George Salamouras

Tax police score a major catch

I know someone on the list personally — he owes over 400,000 in tax, I would gladly take any tax inspector to their home myself (no expense in searching) as this individual owes me 50,000 as well!

As far as I know he hasn’t been approached to pay anything and is actually waiting on a solution through the banks! It’s a mad country we live in when these people are allowed to get their debts to these astronomical levels in the first place!

Slightly off subject. I am a law-abiding citizen (British married to a Greek) — I pay my taxes — I pay (or paid) my TEBE — I pay all monies owed for having a small shop in a small town. However, in the past four months since the austerity measures have been in place, I have seen an incredible drop in sales (sales were never great in the first place but enough to pay dues and help with the running of our modest home).

Now I cannot pay:

The rent on the shop

TEBE

If you take 300 in a shop a month and the rent is 400 and TEBE 600 a month… you do the maths. Solution? Close the shop? Then I won’t even have that bit of money to buy food for my children!

I have tried to have TEBE payments lowered — they refused — so I said to them, ‘So it’s an all-or-nothing situation?’ ‘Yes,’ they replied — then like most of the small businesses I will pay nothing! Simple.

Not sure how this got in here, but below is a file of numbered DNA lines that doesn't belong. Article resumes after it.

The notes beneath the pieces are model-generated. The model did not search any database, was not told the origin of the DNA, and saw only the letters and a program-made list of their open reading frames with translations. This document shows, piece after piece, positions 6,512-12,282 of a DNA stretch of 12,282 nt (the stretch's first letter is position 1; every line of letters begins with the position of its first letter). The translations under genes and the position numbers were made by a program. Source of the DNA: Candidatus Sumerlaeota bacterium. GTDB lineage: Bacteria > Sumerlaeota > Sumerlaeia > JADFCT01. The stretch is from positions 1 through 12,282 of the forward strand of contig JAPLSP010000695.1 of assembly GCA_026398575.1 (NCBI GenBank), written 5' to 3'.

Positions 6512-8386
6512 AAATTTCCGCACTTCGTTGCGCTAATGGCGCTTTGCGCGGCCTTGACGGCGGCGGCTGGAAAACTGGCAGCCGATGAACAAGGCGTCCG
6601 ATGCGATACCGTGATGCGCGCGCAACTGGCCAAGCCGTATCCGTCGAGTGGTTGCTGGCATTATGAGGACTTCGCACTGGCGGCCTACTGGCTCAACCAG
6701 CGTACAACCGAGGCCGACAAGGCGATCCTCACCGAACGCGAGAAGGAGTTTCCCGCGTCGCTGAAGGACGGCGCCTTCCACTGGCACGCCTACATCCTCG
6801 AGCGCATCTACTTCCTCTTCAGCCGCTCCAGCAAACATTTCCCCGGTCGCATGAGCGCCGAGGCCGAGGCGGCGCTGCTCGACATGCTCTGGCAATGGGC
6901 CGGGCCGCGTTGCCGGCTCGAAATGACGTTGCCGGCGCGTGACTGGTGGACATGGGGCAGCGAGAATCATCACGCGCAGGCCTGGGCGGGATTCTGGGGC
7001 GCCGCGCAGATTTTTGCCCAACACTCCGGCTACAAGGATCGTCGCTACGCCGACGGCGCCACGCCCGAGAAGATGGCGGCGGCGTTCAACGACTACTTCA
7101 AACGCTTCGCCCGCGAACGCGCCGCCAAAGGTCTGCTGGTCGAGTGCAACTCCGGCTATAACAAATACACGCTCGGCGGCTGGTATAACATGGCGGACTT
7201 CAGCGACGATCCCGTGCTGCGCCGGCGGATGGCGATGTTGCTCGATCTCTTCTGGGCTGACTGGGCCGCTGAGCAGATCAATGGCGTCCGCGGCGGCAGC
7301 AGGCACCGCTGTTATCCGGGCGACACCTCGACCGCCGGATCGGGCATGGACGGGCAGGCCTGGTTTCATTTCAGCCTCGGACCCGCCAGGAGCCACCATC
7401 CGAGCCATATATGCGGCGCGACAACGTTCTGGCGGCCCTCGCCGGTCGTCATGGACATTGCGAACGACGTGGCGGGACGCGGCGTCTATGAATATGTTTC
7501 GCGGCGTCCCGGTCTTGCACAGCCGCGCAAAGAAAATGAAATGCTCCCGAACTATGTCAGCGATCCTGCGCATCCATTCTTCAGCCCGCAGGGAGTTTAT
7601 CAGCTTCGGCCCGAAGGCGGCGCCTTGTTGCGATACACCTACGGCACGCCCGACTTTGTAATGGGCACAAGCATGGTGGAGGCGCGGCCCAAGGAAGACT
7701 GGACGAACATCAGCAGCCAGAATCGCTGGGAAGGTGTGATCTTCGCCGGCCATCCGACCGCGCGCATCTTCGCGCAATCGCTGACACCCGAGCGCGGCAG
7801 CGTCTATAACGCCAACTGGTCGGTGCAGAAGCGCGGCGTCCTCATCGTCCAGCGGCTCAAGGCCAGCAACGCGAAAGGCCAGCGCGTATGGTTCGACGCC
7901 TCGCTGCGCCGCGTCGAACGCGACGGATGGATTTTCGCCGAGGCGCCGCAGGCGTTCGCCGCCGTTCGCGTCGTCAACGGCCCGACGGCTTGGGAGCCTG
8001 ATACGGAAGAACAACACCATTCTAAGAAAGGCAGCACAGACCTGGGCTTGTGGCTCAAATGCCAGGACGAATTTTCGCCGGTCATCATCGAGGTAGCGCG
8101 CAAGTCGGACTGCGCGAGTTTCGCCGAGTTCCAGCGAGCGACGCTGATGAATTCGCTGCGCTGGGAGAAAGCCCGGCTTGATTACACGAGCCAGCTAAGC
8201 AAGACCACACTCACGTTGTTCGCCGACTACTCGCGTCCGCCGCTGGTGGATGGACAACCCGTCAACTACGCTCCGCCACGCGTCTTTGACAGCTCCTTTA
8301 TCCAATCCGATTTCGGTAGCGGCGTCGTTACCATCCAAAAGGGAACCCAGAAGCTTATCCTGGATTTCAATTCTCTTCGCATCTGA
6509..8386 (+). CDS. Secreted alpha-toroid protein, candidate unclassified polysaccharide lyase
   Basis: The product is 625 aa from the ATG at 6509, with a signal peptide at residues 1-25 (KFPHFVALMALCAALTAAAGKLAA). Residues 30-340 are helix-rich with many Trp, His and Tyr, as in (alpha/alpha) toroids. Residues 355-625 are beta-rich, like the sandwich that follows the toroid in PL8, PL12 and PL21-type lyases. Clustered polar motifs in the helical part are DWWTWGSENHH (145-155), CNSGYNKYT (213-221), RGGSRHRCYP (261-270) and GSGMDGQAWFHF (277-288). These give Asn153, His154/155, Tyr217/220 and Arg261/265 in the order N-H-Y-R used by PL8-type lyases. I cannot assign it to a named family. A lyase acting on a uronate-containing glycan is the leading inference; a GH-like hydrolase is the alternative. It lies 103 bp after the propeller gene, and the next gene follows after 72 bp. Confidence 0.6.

My husband owns a ‘mandra’ selling construction materials — some people living in their luxury houses have not paid for their materials and we now have to find 100,000 euros to pay their bills! Even the council of Zagoria (Preveza) owes us 5,000! Even they won’t pay us and we are just a family business! Solution? We go to a lawyer as there are no debt collectors in Greece who work on commission (like in UK) and now we must find 500 euros each time for the lawyer — which we don’t have!

The construction work has ceased — we cannot pay out mortgage (because of other people). My husband, who is by trade a ‘sideras,’ has tried to make the civil engineers and the architects pay what they owe us and even they refuse or they take part of the money owed away from us — as ‘their gift’ for giving us the work! I do not understand this system or this country even though I have been here 24 years! If it weren’t for my children I would have left a long time ago and headed for a far less corrupted country. I don’t know how these people sleep at night that have caused the hardworking group of Greek families to suffer like this. Throw out the current government and get some young educated people to find a solution and make laws that are adhered to!